§ 71. Mr. BILLING
asked what is the present rate of pay and allowances of private constables, city, county, and borough, and what additions have been, made to meet the increased cost of living; whether their hours of duty have been increased in consequence of the War; and, in that case, whether any increase of pay is. proposed?
If by "private constables" the hon. Member means police constables below the rank of sergeant, I can only say that the conditions of employment outside the Metropolitan Police area are determined by the local police authority, and that they vary in different places. I believe that war bonuses, or increases of pay, have been given in most localities, if not in all.
§ Mr. BILLING
Will the right hon. Gentleman please answer the question as to what is the rate of pay of these police officers?
§ 74. Mr. GILBERT
asked whether, in view of the increased cost of living and the recent increases of wages granted to various classes of labour in the London area, he will consider whether an immediate increase of pay can be granted to the officers and men of the Metropolitan Police Force?
The pay of the Metropolitan Police Force generally was increased in August, 1914, and in the following year, in view of the rise of prices, my predecessor decided to grant a special war bonus of 3s. a week. The Commissioner of Police recently drew my attention to the difficulties which members of the force experience in maintaining their households owing to the continued increase in the cost of living. After careful consideration, I came to the conclusion that the conditions required that an additional allowance should be given to married men with families, and that the amount of the allowance should have regard to the responsibilities they have to meet. Each constable and sergeant with a family will, therefore, receive during the War a special allowance of 1s. a week in respect of each child under the age of fifteen who is living at home and is not in any paid employment. The allowance will be given subject to the condition that the officer's pay and allowances, including the war bonus of March, 1915, and the present special allowance, are not to exceed 63s. The grant will take effect from 2nd October.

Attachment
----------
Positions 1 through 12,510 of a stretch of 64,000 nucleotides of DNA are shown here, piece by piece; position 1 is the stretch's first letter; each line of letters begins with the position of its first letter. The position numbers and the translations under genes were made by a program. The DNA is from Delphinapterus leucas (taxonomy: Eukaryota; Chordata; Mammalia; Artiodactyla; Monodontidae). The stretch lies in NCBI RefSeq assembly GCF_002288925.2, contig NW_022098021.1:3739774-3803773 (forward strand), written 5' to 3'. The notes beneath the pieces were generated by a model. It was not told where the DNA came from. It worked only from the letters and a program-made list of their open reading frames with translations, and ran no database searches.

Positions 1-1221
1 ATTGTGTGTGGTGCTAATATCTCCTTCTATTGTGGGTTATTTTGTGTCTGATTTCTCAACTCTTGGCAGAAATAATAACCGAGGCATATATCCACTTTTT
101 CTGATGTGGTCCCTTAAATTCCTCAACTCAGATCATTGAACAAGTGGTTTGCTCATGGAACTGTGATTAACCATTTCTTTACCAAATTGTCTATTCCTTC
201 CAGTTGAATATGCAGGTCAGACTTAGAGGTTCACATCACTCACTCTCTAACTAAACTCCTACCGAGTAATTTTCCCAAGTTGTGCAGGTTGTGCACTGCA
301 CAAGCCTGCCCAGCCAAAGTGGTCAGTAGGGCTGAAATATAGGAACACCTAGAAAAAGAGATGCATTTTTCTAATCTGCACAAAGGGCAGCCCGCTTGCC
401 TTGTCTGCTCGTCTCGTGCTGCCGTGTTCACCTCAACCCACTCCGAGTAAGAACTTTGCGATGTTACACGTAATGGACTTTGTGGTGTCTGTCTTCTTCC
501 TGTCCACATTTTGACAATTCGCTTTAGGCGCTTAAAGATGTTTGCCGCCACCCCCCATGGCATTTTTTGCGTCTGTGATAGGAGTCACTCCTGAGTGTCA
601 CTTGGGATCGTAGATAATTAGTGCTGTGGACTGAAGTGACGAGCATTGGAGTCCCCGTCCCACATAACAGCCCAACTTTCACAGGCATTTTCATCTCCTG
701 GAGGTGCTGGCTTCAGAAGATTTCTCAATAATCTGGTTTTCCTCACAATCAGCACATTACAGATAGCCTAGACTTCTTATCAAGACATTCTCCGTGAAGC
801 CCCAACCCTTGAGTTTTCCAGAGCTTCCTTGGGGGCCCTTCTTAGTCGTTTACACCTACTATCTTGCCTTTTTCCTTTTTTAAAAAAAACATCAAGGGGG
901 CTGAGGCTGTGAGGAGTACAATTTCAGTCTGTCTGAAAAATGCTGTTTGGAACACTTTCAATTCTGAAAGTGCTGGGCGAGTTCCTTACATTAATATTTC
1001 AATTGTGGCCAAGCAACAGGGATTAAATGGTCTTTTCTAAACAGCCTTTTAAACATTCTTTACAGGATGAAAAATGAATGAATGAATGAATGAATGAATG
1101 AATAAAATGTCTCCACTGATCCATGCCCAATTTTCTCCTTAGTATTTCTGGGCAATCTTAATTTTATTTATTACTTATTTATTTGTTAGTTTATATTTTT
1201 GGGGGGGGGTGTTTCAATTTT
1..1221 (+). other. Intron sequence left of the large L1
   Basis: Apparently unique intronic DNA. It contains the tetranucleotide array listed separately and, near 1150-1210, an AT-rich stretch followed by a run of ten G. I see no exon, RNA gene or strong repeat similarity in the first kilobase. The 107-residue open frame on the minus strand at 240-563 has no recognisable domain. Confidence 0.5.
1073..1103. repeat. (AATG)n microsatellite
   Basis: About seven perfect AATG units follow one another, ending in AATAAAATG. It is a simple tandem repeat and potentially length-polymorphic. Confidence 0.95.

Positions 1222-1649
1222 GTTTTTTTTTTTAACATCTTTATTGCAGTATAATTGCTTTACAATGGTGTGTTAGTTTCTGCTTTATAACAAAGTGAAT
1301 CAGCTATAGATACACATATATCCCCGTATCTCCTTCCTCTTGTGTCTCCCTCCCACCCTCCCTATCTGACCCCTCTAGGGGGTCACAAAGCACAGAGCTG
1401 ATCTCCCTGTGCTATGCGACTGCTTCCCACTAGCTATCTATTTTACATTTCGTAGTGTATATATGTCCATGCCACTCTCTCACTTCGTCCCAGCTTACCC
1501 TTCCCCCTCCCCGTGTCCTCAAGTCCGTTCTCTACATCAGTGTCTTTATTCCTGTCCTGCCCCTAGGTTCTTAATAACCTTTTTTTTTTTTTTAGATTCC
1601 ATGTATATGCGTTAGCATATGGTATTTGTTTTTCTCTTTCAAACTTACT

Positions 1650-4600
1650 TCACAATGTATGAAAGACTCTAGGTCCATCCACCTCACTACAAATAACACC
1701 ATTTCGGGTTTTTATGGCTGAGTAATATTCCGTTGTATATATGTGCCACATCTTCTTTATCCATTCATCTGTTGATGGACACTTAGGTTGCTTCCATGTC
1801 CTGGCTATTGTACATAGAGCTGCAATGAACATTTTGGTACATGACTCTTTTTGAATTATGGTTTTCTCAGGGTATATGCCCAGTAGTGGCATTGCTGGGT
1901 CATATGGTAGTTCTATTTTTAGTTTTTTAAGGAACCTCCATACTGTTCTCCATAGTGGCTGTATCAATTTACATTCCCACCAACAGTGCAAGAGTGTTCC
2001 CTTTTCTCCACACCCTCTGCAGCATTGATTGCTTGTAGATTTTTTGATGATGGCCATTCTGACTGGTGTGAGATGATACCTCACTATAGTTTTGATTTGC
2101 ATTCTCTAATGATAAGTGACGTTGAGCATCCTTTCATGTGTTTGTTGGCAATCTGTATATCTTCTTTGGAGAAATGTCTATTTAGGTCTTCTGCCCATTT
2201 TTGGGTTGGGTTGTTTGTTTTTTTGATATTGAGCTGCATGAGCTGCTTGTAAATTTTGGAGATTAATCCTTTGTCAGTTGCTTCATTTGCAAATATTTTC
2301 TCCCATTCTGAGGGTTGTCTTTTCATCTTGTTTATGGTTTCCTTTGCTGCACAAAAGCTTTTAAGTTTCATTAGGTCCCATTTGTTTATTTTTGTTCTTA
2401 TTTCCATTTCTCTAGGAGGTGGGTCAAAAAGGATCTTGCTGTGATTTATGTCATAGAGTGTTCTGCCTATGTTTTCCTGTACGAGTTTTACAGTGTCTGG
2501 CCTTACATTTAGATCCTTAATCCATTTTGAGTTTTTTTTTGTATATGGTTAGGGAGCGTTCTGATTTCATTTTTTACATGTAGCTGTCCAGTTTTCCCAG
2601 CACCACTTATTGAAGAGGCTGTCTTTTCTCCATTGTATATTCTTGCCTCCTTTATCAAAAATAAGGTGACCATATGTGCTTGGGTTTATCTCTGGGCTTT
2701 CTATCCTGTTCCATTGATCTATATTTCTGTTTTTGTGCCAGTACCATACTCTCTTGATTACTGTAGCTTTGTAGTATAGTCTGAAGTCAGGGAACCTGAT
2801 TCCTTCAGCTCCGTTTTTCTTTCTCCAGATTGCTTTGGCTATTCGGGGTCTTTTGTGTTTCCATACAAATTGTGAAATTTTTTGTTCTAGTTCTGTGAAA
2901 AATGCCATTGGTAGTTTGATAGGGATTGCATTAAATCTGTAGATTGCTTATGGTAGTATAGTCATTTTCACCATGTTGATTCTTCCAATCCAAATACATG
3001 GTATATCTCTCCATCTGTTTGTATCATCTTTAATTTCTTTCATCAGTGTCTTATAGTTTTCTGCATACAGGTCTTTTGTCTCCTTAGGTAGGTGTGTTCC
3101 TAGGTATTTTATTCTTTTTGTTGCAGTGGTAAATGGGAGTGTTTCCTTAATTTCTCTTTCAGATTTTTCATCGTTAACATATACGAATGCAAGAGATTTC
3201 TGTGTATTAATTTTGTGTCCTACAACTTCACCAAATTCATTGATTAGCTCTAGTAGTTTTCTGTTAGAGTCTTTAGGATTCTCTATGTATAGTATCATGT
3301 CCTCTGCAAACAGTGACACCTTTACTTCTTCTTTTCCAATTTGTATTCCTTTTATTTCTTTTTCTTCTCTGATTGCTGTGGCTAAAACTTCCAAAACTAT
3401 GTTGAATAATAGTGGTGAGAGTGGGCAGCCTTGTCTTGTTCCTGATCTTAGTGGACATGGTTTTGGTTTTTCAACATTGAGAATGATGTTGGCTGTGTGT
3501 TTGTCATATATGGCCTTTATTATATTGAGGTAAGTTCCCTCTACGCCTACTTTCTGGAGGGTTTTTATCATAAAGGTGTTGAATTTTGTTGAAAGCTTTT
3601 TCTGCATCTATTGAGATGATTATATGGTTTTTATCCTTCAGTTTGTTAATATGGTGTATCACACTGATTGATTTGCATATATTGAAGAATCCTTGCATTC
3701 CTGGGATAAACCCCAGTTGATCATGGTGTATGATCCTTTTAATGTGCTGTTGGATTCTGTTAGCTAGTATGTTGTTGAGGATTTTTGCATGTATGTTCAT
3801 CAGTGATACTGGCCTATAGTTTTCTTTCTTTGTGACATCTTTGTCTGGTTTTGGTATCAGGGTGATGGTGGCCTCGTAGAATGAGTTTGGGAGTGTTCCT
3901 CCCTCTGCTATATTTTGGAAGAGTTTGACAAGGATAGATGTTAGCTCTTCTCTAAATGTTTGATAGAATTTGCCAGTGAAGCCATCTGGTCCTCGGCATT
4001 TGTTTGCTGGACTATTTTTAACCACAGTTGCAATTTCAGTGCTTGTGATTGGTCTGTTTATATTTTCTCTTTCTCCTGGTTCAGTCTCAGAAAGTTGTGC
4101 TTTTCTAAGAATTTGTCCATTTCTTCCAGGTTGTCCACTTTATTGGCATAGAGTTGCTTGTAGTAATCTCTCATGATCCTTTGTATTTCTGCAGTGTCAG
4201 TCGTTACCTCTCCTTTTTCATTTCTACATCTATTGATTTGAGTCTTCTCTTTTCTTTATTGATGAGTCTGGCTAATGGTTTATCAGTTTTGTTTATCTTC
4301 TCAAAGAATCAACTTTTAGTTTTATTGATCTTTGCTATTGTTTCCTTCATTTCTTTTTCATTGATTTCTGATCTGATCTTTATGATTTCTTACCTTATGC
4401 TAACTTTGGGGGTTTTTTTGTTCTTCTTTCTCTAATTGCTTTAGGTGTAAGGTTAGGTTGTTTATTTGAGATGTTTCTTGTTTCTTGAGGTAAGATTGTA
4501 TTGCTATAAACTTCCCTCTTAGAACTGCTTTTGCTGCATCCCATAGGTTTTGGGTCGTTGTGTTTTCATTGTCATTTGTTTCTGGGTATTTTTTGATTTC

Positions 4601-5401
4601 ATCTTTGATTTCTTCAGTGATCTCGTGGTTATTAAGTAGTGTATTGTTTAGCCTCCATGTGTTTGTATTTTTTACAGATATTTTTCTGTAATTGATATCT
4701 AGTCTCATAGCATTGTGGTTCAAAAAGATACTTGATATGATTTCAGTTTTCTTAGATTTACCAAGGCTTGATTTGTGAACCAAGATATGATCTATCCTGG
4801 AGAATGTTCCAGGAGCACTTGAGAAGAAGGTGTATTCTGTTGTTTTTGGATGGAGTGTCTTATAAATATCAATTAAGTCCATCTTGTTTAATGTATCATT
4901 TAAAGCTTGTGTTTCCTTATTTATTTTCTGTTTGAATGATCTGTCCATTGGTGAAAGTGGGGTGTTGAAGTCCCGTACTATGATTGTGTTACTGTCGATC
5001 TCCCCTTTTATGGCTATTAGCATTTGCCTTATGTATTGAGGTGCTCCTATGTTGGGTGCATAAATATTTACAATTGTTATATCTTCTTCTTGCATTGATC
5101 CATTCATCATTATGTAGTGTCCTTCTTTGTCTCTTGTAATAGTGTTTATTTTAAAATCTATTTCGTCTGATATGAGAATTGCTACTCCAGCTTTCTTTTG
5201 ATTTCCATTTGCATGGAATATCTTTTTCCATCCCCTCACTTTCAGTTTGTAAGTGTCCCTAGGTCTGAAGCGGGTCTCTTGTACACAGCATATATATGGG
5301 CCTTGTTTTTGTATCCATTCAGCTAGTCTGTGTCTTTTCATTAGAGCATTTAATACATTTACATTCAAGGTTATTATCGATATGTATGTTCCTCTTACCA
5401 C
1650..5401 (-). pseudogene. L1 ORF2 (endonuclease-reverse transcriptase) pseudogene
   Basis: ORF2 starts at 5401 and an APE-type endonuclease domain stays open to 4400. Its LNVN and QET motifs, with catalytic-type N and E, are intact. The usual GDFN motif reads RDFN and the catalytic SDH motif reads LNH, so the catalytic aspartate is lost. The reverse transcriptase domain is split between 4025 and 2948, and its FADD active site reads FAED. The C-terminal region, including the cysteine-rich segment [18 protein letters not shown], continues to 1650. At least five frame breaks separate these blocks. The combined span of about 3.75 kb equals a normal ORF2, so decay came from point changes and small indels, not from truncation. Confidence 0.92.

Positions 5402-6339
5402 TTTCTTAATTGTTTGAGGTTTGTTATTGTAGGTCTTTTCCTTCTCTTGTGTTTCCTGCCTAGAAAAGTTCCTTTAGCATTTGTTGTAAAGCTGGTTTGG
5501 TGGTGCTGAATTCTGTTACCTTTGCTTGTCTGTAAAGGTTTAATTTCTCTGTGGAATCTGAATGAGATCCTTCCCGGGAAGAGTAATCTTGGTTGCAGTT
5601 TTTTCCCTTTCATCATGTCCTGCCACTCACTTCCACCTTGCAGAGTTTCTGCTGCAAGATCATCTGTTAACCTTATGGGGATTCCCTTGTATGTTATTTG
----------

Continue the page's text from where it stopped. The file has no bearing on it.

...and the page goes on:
§ Mr. GILBERT
Has the right hon. Gentleman considered whether any increase should be given to ordinary constables who are not married?
Yes, Sir; I have considered that question most carefully. The unmarried constable lives in a police station, and he has the advantage of economic messing allowances.
Yes, Sir; a married constable without children is usually a man of five years' service, whose pay, with allowances, amounts to at least £2 a week, in addition to pension rates and other advantages, and under these circumstances and considering that a war bonus of 3s. a week has already been given to this class of men, I do not think that they are labouring under any special hardship.
§ Mr. BILLING
Will the right hon. Gentleman deal with the cases of those 184 married constables who have not had five years' service? It is exceedingly unfortunate for them.
Does the right hon. Gentleman know of any reason why the same treatment should not be meted out to the Dublin Metropolitan Police?